As Woody Allen stumbled his way into the 21st century with Small Time Crooks (2000) and The Curse of Jade Scorpion (2001), the image of an artist adrift in a new decade was cemented. As he coasted from one uninspired project to another, a great critical fallacy came to pass; Woody had lost it. Over the past fifteen years, Allen has continued to make a film a year. The quality may have veered significantly, but accepted critical wisdom has served to temper any serious discussion of the period. Taken as a whole, his recent work represents a distinct chapter in Allen’s canon in which new themes began to emerge; in particular, we see an ageing director at a crossroads between something of a golden and gilded age.
In Magic in the Moonlight (2014), a gorgeous period piece, we get a portrait of the artist as a Wildean cynic; world-weary but not yet lost to his misanthropy. Combining a peculiarly spiky brand of nostalgia with playful forms of self- critique, it’s Allen’s most nakedly personal film in quite some time. It works both as a delightful Wodehousian farce as well as an anxious dispatch from the autumn of its creator’s artistic consciousness. Set among the bohemian émigrés and exiles in the South of France of the 1920s, Magic in the Moonlight sees Colin Firth’s splendidly pompous stage magician finding himself inadvertently falling for an enigmatic young clairvoyant (Emma Stone, making her Allen debut) whom he’s trying to expose as a fraud. It’s a classic Allen set-up, albeit one refined to match the thematic palette of his later work.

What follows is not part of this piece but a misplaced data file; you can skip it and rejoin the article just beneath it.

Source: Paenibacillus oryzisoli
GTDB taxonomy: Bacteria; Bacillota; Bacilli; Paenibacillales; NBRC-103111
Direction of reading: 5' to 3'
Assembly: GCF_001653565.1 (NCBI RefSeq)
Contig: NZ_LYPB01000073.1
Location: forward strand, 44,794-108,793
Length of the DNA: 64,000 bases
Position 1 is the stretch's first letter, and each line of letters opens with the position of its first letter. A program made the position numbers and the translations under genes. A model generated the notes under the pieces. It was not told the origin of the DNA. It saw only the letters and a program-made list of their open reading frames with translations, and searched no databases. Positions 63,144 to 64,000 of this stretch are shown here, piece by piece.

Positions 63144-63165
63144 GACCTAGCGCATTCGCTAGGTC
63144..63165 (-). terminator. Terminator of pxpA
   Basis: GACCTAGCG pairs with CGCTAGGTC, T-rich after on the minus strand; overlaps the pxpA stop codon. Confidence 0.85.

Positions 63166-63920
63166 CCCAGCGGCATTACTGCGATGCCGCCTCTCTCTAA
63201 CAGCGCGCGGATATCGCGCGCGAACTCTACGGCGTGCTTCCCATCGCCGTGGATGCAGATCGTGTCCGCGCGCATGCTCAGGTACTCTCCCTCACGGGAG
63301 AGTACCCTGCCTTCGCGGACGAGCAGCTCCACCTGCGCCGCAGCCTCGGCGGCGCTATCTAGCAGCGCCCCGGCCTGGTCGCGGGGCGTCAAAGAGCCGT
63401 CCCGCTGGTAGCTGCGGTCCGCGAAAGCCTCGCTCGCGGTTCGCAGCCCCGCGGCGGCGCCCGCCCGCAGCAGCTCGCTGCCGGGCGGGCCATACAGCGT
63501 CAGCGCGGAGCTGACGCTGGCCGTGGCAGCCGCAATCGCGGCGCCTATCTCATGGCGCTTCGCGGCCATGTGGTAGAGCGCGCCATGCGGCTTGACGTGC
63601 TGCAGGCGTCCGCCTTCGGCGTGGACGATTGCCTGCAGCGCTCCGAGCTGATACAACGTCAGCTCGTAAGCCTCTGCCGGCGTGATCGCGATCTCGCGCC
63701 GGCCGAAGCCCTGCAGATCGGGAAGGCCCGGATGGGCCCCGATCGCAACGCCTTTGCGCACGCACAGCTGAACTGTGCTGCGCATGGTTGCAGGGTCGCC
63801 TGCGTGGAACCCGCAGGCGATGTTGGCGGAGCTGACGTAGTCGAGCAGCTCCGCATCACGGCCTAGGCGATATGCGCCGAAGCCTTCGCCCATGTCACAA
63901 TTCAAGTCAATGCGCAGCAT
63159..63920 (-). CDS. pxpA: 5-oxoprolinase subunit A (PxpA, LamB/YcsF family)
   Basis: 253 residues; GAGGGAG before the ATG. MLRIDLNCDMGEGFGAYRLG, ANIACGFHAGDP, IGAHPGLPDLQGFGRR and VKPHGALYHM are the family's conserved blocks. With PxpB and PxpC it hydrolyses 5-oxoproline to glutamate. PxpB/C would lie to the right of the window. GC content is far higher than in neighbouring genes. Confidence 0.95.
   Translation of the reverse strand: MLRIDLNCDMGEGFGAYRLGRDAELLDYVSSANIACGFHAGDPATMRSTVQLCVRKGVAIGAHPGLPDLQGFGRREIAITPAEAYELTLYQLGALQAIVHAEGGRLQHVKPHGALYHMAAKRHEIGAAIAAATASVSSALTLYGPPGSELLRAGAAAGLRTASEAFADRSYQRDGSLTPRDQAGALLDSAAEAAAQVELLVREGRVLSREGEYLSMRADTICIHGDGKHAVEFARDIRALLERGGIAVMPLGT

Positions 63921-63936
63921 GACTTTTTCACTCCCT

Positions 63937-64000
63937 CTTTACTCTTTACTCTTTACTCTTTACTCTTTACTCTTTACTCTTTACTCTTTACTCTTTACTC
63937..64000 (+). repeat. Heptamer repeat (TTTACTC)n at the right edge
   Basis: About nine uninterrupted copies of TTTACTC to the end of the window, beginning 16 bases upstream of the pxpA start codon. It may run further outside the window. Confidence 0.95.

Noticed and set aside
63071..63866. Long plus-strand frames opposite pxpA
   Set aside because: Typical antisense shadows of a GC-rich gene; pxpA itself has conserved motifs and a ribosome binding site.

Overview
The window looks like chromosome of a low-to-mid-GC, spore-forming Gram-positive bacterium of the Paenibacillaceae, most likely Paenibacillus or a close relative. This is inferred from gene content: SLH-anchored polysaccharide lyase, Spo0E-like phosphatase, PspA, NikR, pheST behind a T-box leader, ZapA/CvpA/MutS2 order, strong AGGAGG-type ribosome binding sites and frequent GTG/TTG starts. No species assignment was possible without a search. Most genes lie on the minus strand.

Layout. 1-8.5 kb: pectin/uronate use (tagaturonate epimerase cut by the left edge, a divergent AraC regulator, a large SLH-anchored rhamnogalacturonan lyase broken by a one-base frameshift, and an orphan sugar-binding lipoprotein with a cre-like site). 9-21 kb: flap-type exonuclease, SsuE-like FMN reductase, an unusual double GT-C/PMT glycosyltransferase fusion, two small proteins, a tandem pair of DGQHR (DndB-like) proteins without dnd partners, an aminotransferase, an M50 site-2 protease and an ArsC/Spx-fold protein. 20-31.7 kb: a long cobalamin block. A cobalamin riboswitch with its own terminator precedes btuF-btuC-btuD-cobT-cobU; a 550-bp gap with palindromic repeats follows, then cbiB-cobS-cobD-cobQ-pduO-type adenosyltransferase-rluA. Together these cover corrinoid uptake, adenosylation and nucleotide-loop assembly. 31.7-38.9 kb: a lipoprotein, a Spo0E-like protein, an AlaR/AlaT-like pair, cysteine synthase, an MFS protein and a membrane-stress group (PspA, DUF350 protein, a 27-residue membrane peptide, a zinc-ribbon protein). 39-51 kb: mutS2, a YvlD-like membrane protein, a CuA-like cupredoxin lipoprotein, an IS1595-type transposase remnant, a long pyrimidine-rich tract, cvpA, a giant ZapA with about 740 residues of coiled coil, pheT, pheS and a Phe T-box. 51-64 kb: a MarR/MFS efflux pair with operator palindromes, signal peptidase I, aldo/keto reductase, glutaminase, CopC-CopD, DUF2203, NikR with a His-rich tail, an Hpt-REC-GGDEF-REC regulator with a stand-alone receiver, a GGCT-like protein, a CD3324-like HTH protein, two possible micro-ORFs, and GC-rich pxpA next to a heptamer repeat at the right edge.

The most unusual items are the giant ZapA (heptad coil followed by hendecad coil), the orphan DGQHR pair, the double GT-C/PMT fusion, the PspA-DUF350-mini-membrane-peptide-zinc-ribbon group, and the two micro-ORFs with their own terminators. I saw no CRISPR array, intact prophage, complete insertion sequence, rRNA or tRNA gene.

Love as a metaphysical force has been curiously prevalent in Allen’s career. Indeed, the fairies of A Midsummer Night’s Dream have become a key literary touchpoint. The more overt magic here is smoke and mirrors; an elaborate obstacle course for the central duo’s courtship, tantalisingly masquerading as a battle of wits. Firth and Stone are outstanding, intuitively grasping the delicate balance between the flippancy and earnestness in Allen’s lines. The ace up the film’s sleeve is cinematographer Darius Khondji. Channelling Gordon Willis’ work on A Midsummer Night’s Sex Comedy (1982), his sun-kissed lenses and evocative colours make the Cote d’Azur magic hour look paradisaical. What truly resonates, however, is the artistic tension that’s resting just beneath the glimmering surface and slightly outworn comedy of manners. After almost fifty films spent struggling to understand the human condition, with Magic in the Moonlight Allen comes face to face with his own misanthropy and watches as it starts to melt. It’s time we reframed the discourse around his prolific work rate; this isn’t laziness – it’s an unfettered creative impulse reaching for some kind of enlightenment through cinema.